In light of the Roundup verdicts, and similar outcomes in other contemporary multidistrict litigation, defendants facing punitive damages at trial might consider a pretrial motion to preclude plaintiffs counsel from making improper closing arguments that seek unconstitutional relief. Faced with certain post-trial litigation over the propriety of these awards, trial courts may be receptive to tamping down constitutional issues at the outset. After all, juries are still free to award what they see fit. And plaintiffs counsel cannot in good faith propose a figure they know to be excessive.
Another topic ripe for motion in limine treatment is the increasingly common endorsement of litigation by high-profile celebrities. The plaintiffs’ counsel in the Pilliod case were seen outside the courtroom taking photographs with Neil Young and Daryl Hannah — both vocal Monsanto critics. Defense counsel reported to the court that one juror had even gone so far as to ask about the option of taking a photograph with them. While observing trial proceedings, Hannah generated more than 20 critical tweets.
Undoubtedly, celebrities are free to support, oppose and comment on chosen causes, and the public has the right to learn about them. But there are ethical restraints on lawyers’ ability to cultivate media attention to support their case. Rule 3.6 of the ABA’s Model Code of Judicial Conduct, for example, prohibits lawyers from making extrajudicial statements that they know or reasonably should know will be disseminated publicly and will have a substantial likelihood of materially prejudicing an adjudicative proceeding. In a formal ethics opinion issued last year, the American Bar Association made clear that the prohibition extends to social media and other online commentary.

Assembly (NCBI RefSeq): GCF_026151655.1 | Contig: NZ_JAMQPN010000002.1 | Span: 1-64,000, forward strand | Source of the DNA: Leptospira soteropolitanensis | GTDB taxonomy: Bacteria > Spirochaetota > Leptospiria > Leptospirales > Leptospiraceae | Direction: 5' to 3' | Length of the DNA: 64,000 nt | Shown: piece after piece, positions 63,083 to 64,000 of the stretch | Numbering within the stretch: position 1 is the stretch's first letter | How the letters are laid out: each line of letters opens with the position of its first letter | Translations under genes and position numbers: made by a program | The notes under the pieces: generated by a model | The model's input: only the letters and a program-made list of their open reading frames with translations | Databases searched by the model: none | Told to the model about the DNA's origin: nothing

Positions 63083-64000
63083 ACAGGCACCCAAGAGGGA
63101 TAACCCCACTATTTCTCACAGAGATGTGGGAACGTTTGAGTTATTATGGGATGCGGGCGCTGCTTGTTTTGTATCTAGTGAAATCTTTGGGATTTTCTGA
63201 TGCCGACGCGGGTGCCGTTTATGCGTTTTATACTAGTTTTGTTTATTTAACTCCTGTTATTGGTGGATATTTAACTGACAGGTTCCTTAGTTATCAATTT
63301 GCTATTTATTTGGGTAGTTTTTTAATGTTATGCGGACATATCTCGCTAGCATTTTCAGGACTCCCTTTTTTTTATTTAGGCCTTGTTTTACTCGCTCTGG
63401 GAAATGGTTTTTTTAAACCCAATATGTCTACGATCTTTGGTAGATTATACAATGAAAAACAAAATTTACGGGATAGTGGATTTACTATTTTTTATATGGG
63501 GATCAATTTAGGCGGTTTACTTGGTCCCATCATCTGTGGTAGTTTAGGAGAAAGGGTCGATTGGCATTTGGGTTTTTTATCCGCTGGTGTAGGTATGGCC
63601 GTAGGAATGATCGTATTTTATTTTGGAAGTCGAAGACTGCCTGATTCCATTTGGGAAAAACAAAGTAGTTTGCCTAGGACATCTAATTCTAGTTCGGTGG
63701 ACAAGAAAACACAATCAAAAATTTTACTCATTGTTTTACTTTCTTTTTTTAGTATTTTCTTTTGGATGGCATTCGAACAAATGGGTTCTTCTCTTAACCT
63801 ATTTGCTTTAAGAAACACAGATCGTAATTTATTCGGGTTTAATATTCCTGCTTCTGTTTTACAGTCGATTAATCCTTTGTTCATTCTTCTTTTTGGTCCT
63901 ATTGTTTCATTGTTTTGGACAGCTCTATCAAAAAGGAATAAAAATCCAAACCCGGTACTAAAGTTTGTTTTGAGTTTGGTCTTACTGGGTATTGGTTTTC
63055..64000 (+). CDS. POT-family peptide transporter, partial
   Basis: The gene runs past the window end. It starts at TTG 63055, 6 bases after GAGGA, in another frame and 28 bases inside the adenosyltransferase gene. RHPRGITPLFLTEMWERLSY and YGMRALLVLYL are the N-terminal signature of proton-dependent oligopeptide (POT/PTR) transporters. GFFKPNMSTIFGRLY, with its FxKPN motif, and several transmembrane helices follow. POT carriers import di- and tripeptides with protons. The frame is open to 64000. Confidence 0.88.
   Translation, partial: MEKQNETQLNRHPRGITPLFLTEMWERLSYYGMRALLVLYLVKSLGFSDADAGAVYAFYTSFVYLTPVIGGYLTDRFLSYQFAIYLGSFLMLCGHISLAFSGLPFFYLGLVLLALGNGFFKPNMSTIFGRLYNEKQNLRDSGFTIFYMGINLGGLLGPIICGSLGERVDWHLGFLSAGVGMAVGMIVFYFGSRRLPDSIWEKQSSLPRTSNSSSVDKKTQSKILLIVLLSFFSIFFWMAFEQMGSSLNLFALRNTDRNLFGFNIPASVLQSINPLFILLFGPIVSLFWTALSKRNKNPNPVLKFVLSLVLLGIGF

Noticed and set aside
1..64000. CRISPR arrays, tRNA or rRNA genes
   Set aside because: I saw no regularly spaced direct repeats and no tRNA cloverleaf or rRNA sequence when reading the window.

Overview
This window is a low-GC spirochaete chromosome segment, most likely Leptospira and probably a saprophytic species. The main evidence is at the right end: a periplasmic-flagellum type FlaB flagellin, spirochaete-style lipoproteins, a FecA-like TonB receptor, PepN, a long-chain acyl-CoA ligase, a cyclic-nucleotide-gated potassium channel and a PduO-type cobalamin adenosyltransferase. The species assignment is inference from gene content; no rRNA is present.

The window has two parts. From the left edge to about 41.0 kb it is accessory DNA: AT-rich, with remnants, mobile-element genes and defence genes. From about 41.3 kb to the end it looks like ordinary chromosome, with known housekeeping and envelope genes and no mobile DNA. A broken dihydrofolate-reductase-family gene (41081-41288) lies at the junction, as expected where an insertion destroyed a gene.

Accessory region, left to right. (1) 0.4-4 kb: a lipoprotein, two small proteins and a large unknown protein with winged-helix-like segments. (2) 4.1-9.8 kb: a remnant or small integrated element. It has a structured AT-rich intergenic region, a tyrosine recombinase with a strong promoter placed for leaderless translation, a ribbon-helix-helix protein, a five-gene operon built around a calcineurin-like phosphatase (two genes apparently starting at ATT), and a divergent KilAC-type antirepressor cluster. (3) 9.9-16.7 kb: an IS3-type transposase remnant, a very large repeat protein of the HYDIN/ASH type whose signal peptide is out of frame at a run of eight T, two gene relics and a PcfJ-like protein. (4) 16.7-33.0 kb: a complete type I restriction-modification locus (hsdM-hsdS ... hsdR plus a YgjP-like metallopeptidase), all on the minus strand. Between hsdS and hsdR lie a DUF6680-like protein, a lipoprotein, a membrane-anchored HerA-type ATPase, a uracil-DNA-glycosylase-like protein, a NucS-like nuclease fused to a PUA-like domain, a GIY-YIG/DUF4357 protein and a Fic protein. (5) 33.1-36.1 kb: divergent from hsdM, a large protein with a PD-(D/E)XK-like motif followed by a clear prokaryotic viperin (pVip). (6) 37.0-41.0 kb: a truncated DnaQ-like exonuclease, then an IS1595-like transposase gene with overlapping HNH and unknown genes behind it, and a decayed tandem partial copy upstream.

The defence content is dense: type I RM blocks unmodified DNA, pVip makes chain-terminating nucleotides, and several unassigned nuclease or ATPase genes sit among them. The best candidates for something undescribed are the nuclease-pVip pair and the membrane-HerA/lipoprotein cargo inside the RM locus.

Consistent with those standards, although we have no specific reason to believe the Pilliod lawyers did so, counsel should not be permitted to invite celebrities to attend and comment on trial proceedings in the hopes of influencing jurors’ opinions.
Finally, no client facing trial — but particularly those facing trial in unfriendly jurisdictions — should underestimate the importance of jury exercises. MDLs, by definition, call for the coordinated litigation of a core set of facts. Often, bellwethers involve overlapping experts, company documents and theories of causation. But given the drastically different jury pools across jurisdictions, counsel must resist the urge to build a single, unified theory of the case.
Successful litigation requires specific insights into the relevant jury pool and the ability to apply those insights flexibly. To that end, little compares with conducting a jury exercise in the jurisdiction set for trial. Jury exercises allow counsel to test legal theories, determine what documents resonate with jurors (both positively and negatively), identify red flags for the jury selection process and take risks without consequence. They are a crucial part of crafting and honing a case-by-case approach.
Having weathered three trials in northern California, Monsanto is undoubtedly preparing for a new set of circumstances in Missouri. Altering the course of the Roundup MDL will depend on its ability to read the new jurisdiction and to pivot accordingly.